Third- while I don't think all conservatives are 'uneducated cretans' - there are some loudmouths on both sides that pretty much blindly follow what is said on talk radio. (well, ok, that'd have to be conservative talk radio because 'liberal' talk radio doesn't really exist- at least not in my market). Unfortunately, these particular individuals scream loudly whenever and where ever talk radio tells them to. This is one factor that drowns out any discussion that might have occurred between more reasonable people on both sides. It is counterproductive, and just sad.

  • Neuro-conservative says:

    drdrA #107 -- Just to clarify:
    1) Sept. 8 is the date of the speech/lesson plan, not the date of issuance of the materials.
    2) I was citing these conservative sources not as witnesses of fact but rather to demonstrate the opinions that were being voiced by leading conservatives and the communities of commenters that can be found at those sites. These opinions were primarily focused on the study guide.
    3) I'm still not sure to whom you are referring. I suspect these bogeymen are strictly notional. In this particular thread, for example, you were the individual who was "screaming" most loudly (ie, using all caps) despite being wrong on the basic facts. Reviewing the comments on this thread, beginning with the title of the main post, I think you will find the preponderance of blind, knee-jerk frothing to be concentrated amongst soi-disant intellectuals of the left.

  • soi-disant
    What are you, some kind of America-hating French idiot?

  • Anonymous says:

    NC-
    I'm sorry- If you go back to September 2 or 3, when this whole 'controversy' started, you will see no mention of offensive lesson plans in local papers reporting what parents who objected to the speech were saying. http://www.denverpost.com/search/ci_13257516,http://www.kbtx.com/home/headlines/56730637.html, and http://www.sltrib.com/ci_13256838?IADID=Search-www.sltrib.com-www.sltrib.com.
    So, I'm not wrong or uninformed on that point. The controversy did not start with the lesson plan.

  • Stephanie Z says:

    NC, my "insinuation" is a reference to comments 29, 32, and 33 in this thread. Do you not pay attention to what you've said, or would you just prefer you not be responsible after you've said it?
    That poll is not particularly an outlier, as you'd have seen had you clicked on the link, which discusses two polls. The second one is by SurveyUSA, one of the best polling firms when it comes to predicting election outcomes (i.e., reflecting public opinion). The same cannot be said for the WSJ, who produced the numbers you prefer. The SurveyUSA poll uses questions from the WSJ poll, but you can read about the differences in the methodology, as well as looking at the impressive results yourself. If you're not scared to look at my links.
    And no, that's not stereotyping. That's an observation based on your past interaction with my links.

  • Neuro-conservative says:

    Anon #110 (drdrA?) -- Sorry, again, but your sources are weak, and your inference is faulty.
    First, the Obama administration would not have altered the study guide so quickly (within less than 48 hours) if it was not a flashpoint.
    For additional evidence, please see these two sources from those same dates, which I referenced previously. Both of these sources are likely to be a bit more plugged in to the conservative viewpoint compared to local papers, and both strongly indicate that the study guide was the primary source of objection.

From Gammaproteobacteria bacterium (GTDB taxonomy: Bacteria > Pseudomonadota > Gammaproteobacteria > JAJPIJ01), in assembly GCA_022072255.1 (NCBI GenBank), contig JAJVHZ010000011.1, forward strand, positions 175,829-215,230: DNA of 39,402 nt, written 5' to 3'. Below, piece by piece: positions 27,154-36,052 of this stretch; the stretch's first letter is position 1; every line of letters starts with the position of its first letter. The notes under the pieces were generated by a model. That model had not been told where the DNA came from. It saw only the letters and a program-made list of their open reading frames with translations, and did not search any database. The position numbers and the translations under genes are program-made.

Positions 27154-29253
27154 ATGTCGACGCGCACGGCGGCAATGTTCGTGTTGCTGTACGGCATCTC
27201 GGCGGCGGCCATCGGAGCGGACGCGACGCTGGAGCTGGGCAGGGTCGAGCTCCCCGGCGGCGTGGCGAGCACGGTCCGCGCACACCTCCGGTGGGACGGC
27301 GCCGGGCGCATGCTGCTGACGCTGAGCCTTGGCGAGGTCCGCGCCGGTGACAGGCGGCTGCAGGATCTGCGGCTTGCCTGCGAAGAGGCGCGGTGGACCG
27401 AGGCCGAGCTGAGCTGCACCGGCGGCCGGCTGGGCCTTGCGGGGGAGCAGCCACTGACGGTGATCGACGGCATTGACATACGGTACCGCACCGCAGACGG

I would also re-direct your attention to entries posted on conservative blogs (eg., Hot Air) from those same dates, and you will find the same thing: the study guide was the predominant complaint.
    I think you are better off simply admitting that you had an ill-informed, knee-jerk reaction, just like the one you accused the great unwashed conservative mass of having.

  • I think you are better off simply admitting that you had an ill-informed, knee-jerk reaction, just like the one you accused the great unwashed conservative mass of having.

    At least she's not an America-hating French-loving douche like you, with your soi-doucheante French-ass bullshit.

  • Neuro-conservative says:

    Stephanie Z #111 -- I am well aware of what I said and your mischaracterization as "lying" and not "civil" are certainly unfair and uncivil in their own right. These and this one are amongst the little old ladies to whom I was referring. Why do you feel the need to deny the existence of people who disagree with you?

  • Neuro-conservative says:

    More on Stephanie Z #111 -- As for the polls, I did look carefully at your links, and I now see that they did indeed use atypical phrasings. Most notably, they interpreted a rather ambiguous question about the "importance" of the public option as indicating support for the public option, which is not what was asked. I think the results reflected here are more clearly interpretable. For example:
    Would you favor or oppose creating a public health care plan administered by the federal government that would compete directly with private health insurance companies?
    Favor: 43%
    Oppose: 47%
    An overview of all recent polls here clearly indicates a strong trend against President Obama's efforts.
    It does you no good to attempt to wish your fellow citizens away.

  • Cashmoney says:

    N-c, SZ, drdrA- who cares what precise fraction of the population has been misled by the rightwing echo chamber talking points?

  • Greg R. says:

    In the course of this discussion, we touched the issues of respect for the President, about looking presidential etc.
    A photo that recently emerged illustrates WHAT KIND OF PEOPLE we are talking about, and for this reason I wanted to revisit this old thread. Here is the First Couple coming to preside over a solemn ceremony of awarding a posthumous Medal of Honor.
    http://hotair.com/greenroom/archives/2009/09/20/what-not-to-wear-to-a-medal-of-honor-award-ceremony/

  • Cashmoney says:

    illustrates WHAT KIND OF PEOPLE we are talking about
    you mean nonStepford-Americans? Yeah, we knew that...